Traditionally, professional trading largely has been a game of sniffing out the supply and demand in a particular stock to determine if the price is likely to go up or down in the short term. The game involved talking to other players in the markets, getting "looks" from the floor of the NYSE, and intently watching the publicly displayed bids and offers. Similar to expert poker players sitting at a table with novices, short-term traders who could read the signals and detect the presence of buy or sell orders were able to consistently collect a toll from the institutional investors.
    Partly as a result of all the order information available to the Street, there has always been a consistent, measurable loss from the price when a money manager starts to buy a stock versus the average price at which it eventually is bought. This loss is known in industry parlance as "slippage," "market impact" or the fancier "implementation shortfall," and historically it has been a major hidden cost for actively traded funds.
    But the good news is that with the continued growth of electronic trading, signals are drying up and, as a result, slippage will likely decrease. Money managers now routinely send large orders directly into walled-off computer servers that use advanced execution algorithms to slice orders into tiny pieces, which then blend in with the regular order flow. Sophisticated institutional brokers increasingly work orders for their clients using electronic venues that silently match orders with no chance for information to leak out.
    And now, "hidden orders" and "dark pools" are taking order secrecy on Wall Street to a new level. Hidden orders are the name on the Street for electronic orders that do not display on any quote feed. Enter a standard displayed order to sell 5,000 shares on the NYSE at 25.75 and the entire market sees it within seconds, often resulting in a short-term trader stepping a penny ahead of it and offering to sell the stock at 25.74. Enter the same order on NYSE Arca as a hidden order and nothing gets displayed to the world. The order sits in the dark, having transmitted no information to competitors, quietly waiting for a match against another silent electronic buy order.

  2. continued...
    Trading in the old days was trench warfare - you would try to hide your order. But to actually trade, you still needed to have the guts to eventually pop your head out of the trench and publicly expose your order to the markets. Trading today has become more like submarine warfare in a Tom Clancy novel - huge orders lurk beneath the surface, waiting for their opposing target to reveal itself, unseen and unknown to the short-term traders trolling the surface.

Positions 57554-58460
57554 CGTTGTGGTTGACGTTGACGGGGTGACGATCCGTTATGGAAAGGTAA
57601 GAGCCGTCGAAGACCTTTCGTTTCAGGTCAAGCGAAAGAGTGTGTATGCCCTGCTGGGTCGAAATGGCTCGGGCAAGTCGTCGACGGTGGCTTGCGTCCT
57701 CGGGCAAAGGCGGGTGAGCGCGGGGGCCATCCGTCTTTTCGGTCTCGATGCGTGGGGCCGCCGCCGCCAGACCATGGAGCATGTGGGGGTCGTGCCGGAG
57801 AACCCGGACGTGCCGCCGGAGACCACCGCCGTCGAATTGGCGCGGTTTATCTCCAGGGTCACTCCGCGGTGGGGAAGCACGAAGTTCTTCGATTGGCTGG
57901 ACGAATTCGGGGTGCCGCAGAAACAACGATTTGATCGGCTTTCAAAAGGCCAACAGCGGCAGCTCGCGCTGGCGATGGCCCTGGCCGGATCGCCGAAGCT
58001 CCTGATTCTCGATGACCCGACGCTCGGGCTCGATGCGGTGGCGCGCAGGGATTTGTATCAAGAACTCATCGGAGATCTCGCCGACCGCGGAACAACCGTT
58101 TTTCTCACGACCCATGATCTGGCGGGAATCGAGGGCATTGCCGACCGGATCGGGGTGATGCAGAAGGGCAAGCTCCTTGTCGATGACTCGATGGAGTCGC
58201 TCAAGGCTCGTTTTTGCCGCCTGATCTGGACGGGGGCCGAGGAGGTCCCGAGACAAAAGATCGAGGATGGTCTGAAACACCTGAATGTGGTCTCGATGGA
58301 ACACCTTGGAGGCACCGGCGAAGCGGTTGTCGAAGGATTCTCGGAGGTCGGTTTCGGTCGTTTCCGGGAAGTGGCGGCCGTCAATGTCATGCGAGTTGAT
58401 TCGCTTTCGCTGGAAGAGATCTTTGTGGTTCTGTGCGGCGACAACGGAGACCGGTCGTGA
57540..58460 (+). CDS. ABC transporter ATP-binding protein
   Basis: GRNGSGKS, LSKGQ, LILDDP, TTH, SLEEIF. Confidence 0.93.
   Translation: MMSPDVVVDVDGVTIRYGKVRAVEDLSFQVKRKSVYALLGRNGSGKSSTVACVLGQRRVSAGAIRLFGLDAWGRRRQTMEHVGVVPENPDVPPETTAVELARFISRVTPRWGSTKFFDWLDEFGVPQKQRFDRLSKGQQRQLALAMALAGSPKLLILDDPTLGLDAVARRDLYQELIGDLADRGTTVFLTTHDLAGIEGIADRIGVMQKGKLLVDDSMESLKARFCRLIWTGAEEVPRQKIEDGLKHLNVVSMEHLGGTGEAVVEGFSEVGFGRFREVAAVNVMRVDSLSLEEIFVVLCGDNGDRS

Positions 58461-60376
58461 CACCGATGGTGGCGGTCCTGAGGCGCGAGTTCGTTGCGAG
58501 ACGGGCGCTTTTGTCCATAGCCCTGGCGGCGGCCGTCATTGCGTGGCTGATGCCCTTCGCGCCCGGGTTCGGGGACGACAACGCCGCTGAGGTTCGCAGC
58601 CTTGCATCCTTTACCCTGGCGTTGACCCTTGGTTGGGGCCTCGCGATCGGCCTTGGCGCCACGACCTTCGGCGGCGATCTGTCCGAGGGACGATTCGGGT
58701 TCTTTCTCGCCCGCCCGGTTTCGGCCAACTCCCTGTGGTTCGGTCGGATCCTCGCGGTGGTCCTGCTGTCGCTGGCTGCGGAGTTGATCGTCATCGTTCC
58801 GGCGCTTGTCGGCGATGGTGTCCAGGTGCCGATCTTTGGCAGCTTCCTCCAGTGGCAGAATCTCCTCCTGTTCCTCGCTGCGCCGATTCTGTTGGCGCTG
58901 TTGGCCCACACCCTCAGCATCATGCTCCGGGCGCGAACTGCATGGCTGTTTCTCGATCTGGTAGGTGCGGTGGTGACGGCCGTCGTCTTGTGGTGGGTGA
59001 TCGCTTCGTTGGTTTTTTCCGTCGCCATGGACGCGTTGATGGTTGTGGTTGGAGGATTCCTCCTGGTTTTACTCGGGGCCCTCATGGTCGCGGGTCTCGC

The result of all of this secrecy is that no one really knows what's going on in a stock anymore. Ironically, this state of confusion is likely to reduce transaction costs throughout the Street.
    When an employee pension fund begins buying Hormel Foods through a signal-reducing algorithm, the stock doesn't begin shooting up because no traders are getting "the call" anymore. When a mutual fund sells U.S. Steel through dark pools, the investors don't pay a toll to a floor broker that repeatedly steps a penny in front of the mutual fund's order. The new confidential electronic order types do not feed the experienced insiders, and, as a result, the playing field has become more level than ever before.
    Despite their benefits in reducing slippage, stand-alone dark pools have been controversial primarily because access to them is not universal. There is a fear that the owners of prominent dark pools will be capricious in deciding who can have access to their liquidity, and, indeed, we have seen some of this behavior in the marketplace. But this is not a long-term problem - with the recent introduction of hidden order types on the major exchanges and ECNs, stand-alone dark pools likely will shrink in volume. Most exchanges and ECNs now offer essentially the same "dark" product as dark pools, but with much greater liquidity and lower fees.